Yanes et al have emphasised the value of observations in healthcare improvement. The potential of a specific observational method—that is, patient shadowing—is now being recognised as an important method of advance patient-centred care both conceptually and practically. Yet it is clear that patient shadowing is not a ‘quick and simple’ approach. Fundamental questions remain to be addressed, such as those relating to the ability of patients to determine the care experience to be shadowed, to choose the observer and to contribute to data analysis in order to suggest possible improvements. Examination of these aspects is key to avoiding conflating patient-centredness with aspects of the care process that patients perceive as secondary. The role of the shadowers is also complex, involving dilemmas about how to achieve an in-depth understanding of patients' experience while respecting their privacy. These challenges are, to some extent, inherent to the practice of shadowing patients, regardless of the specific aims of the research (conceptual or practical). Some principles of good practice can be identified (box 1).
Ten practice principles for shadowing patients
Be reflexive of your role as a shadower: how is your social and professional background perceived by patients and families? How does it affect their freedom to speak with you and with others?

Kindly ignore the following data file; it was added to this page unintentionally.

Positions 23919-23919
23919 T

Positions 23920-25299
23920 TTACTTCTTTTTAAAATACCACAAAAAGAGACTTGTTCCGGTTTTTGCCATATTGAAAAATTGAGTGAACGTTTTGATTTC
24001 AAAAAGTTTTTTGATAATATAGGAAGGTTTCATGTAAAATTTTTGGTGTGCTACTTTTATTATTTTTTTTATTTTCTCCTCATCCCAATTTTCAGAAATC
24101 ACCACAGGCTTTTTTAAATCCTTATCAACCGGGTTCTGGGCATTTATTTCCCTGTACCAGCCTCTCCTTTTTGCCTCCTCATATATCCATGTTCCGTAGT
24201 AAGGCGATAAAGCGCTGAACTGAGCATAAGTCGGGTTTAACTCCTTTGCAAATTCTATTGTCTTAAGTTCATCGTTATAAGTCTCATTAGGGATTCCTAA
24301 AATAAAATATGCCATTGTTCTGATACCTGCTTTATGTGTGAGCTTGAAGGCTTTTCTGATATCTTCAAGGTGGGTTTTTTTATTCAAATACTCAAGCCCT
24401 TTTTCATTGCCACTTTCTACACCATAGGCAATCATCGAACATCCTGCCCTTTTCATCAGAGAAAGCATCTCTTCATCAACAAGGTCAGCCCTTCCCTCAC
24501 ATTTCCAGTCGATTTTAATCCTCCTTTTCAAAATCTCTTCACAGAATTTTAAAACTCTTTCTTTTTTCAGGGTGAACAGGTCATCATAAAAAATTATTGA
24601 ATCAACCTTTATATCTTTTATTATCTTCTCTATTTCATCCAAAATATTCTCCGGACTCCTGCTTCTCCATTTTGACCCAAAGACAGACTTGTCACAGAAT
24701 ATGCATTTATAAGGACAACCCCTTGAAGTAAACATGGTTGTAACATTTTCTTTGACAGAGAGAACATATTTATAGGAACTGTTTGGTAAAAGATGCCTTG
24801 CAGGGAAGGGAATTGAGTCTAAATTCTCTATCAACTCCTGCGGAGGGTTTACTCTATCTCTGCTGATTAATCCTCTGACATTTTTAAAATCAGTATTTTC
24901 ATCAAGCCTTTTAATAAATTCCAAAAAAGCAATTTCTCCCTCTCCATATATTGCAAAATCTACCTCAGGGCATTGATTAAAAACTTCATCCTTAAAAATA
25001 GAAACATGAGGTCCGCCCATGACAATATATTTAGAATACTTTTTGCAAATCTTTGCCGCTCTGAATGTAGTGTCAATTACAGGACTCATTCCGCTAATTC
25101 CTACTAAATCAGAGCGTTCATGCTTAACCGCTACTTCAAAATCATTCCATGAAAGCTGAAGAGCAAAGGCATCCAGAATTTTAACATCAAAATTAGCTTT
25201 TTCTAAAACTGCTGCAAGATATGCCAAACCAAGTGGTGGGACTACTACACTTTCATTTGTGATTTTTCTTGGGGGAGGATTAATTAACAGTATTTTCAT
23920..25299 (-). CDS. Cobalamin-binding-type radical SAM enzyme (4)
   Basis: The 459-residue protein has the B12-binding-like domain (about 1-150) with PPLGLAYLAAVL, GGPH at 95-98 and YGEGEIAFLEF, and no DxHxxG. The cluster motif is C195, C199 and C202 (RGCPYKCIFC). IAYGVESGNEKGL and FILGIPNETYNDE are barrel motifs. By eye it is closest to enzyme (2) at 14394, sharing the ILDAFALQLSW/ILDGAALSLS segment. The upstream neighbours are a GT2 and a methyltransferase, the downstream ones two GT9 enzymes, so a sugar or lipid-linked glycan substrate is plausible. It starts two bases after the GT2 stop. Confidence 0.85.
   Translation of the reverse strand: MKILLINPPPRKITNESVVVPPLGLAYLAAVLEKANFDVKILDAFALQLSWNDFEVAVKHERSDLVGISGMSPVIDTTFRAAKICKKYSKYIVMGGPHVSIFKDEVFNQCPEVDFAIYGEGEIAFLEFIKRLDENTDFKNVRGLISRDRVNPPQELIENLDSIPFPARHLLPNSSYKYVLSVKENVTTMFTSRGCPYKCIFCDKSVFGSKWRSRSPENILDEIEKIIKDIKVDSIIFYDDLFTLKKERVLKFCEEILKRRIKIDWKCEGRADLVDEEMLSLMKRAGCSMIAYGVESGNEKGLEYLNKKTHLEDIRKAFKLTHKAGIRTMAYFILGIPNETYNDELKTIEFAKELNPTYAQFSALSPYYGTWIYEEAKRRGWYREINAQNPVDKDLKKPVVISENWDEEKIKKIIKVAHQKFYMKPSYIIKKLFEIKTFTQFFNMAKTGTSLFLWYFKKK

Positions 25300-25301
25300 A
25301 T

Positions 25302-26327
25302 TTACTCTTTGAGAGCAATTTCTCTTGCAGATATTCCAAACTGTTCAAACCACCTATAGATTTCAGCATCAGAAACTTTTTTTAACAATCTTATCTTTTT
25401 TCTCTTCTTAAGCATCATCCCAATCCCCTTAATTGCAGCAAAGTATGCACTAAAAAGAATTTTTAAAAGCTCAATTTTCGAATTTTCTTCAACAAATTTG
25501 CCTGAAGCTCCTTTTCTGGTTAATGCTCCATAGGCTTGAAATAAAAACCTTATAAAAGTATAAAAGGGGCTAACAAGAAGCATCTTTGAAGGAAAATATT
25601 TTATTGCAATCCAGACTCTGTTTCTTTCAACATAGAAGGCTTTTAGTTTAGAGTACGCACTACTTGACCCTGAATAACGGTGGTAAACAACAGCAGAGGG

Exercise your ability to detect ‘weak signals’ when regulating proximity and distance: patients and families may express their desires in indirect ways.
Make it clear that your presence as a shadower will not influence the care the patient receives.3
Look for patients’ input when establishing the time frame for shadowing.
Collect data extensively. Observe how the patient is treated by care providers, what information he/she receives, what organisational/contextual elements affect the care process, what the patient appreciates and what he/she perceives as problematic.3 ,14
Establish criteria for involving patients: to what extent will they participate in designing and conducting shadowing, analysing the data and suggesting improvement opportunities?3–5
Patients can withdraw from the research or renegotiate conditions for participation at any time.
Engage clinicians.4 Explain the aims of patient shadowing to all the care providers involved in the care pathway, negotiate access with them and invite them to indicate areas for improvements.
Patients should be invited to indicate whether the shadowing has captured all the important aspects of their care experience. If not, the shadowing exercise may be extended/modified.
Negotiate the modalities for feeding back the findings to patients as well as care providers.
As is often the case with new research methods, the key to good practice is self-reflexive practice. Fuller, more nuanced and more reflexive research accounts of the experience of shadowing from multiple perspectives—the observers, patients and caregivers—are much needed. Strengthening the collaboration between clinicians and social scientists may lead to designing more comprehensive training programmes, attentive to the methodological challenges and potential ethical dilemmas inherent to this method, though not limiting its use solely to ethnographers.